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Monthly Clubs

  • More Wine & Craft Beer News: Introducing Pastoral's Beverage Loyalty Club

    Craft Beer & Wine at Pastoral in the Loop

    While we love to talk about wine, read about beer, blog about pairings, we can't deny that the best way to expand our knowledge and enjoy the special beverages we sell is to taste! To show our appreciation to those of you who enjoy doing just that, we've created a Beverage Loyalty Club with discounts on wine and craft beer and other fun perks outlined below.

    Members of the Beverage Loyalty Club receive:

    • 5% off single bottle purchases of beer, wine and spirits
    • 15% off purchases of 12 or more bottles of beer, wine and spirits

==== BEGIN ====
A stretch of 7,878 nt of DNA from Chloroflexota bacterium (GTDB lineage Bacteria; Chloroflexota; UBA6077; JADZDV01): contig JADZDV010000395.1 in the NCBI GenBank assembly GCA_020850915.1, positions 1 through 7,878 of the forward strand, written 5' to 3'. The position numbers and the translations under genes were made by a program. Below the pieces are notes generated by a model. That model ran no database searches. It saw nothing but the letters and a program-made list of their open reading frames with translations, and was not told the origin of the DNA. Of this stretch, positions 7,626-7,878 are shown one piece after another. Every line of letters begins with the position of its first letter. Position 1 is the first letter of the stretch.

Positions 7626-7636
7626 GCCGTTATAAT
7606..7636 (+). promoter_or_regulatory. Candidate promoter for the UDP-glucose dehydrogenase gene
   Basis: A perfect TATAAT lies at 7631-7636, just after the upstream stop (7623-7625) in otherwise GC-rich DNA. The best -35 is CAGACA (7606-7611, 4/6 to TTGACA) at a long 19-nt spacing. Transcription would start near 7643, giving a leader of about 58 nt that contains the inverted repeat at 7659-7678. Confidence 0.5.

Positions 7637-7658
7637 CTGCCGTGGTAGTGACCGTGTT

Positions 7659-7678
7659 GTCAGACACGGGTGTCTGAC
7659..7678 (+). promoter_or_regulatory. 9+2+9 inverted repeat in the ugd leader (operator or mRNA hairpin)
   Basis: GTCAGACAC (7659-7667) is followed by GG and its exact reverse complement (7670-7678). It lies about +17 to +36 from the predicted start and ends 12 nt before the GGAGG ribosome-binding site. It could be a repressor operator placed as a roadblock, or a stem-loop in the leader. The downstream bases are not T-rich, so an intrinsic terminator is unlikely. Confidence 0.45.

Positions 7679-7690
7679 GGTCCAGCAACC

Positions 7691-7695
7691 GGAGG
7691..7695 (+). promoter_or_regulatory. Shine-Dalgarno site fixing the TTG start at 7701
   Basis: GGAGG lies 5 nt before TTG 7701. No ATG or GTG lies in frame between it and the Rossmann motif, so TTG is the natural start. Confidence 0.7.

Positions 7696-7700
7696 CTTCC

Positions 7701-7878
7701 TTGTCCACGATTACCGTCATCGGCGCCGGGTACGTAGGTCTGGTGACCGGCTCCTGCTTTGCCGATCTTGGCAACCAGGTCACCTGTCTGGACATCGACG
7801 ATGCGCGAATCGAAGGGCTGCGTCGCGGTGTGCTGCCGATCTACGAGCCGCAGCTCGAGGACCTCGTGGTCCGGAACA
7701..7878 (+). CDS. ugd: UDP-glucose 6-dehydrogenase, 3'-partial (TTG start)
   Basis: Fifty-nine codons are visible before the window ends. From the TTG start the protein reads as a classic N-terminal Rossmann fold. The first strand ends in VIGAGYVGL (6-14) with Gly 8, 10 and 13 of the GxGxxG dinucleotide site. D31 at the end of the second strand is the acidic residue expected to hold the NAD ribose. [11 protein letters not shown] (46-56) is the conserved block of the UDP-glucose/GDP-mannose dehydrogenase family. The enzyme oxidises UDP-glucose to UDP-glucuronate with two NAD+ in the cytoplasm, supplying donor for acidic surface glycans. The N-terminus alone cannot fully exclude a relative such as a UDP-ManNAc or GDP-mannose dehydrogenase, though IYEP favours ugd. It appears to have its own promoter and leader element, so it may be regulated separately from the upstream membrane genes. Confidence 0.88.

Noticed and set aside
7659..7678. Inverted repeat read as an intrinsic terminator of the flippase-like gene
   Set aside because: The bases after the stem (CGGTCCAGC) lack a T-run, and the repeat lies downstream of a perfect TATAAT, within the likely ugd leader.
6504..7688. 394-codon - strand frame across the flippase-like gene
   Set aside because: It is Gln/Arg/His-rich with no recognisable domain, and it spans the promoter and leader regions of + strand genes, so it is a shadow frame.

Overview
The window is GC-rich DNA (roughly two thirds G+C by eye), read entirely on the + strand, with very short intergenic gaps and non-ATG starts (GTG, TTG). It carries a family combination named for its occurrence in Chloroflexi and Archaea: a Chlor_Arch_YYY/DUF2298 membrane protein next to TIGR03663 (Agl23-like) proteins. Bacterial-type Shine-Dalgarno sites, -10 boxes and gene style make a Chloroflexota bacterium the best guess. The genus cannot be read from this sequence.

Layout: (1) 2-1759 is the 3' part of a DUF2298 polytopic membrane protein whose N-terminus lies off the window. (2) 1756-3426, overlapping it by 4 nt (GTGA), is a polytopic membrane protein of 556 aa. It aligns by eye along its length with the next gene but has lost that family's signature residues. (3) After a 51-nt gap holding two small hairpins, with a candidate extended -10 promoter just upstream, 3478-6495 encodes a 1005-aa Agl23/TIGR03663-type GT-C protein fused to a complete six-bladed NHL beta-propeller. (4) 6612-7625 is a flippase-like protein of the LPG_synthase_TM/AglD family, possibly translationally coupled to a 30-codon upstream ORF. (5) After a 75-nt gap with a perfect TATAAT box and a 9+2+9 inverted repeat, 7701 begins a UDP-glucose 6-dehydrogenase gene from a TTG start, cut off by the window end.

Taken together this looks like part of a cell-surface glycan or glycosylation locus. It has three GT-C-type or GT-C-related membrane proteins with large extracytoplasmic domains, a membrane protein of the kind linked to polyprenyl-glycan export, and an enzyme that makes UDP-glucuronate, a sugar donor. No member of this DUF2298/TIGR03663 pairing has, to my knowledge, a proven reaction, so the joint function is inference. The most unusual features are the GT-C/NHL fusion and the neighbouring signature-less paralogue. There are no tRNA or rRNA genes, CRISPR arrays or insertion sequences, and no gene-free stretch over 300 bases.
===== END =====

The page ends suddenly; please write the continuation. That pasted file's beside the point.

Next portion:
• "Ask Pastoral" Have a question? Need a beverage pairing? E-mail our sommelier directly
    • Free admission to all Pastoral beverage tastings
    • Exclusive emails about upcoming tastings & promotions
    • Personal purchasing history file, to track all of your purchases at Pastoral
    • Discounts on limited availability beers and wines

    Members will pay a fee of $20 which entitles them to a full year of all these great discounts and benefits.

    Any of our talented counter associates can get you signed up for the Beverage Loyalty Club, not to mention recommend a bottle that's worth tasting! We have a lot of great wine and beer events coming up this weekend at all of our stores as well more events later this month. We are happy to share with you at our tastings and let you sip for yourself to taste what our wine and craft beer programs are all about!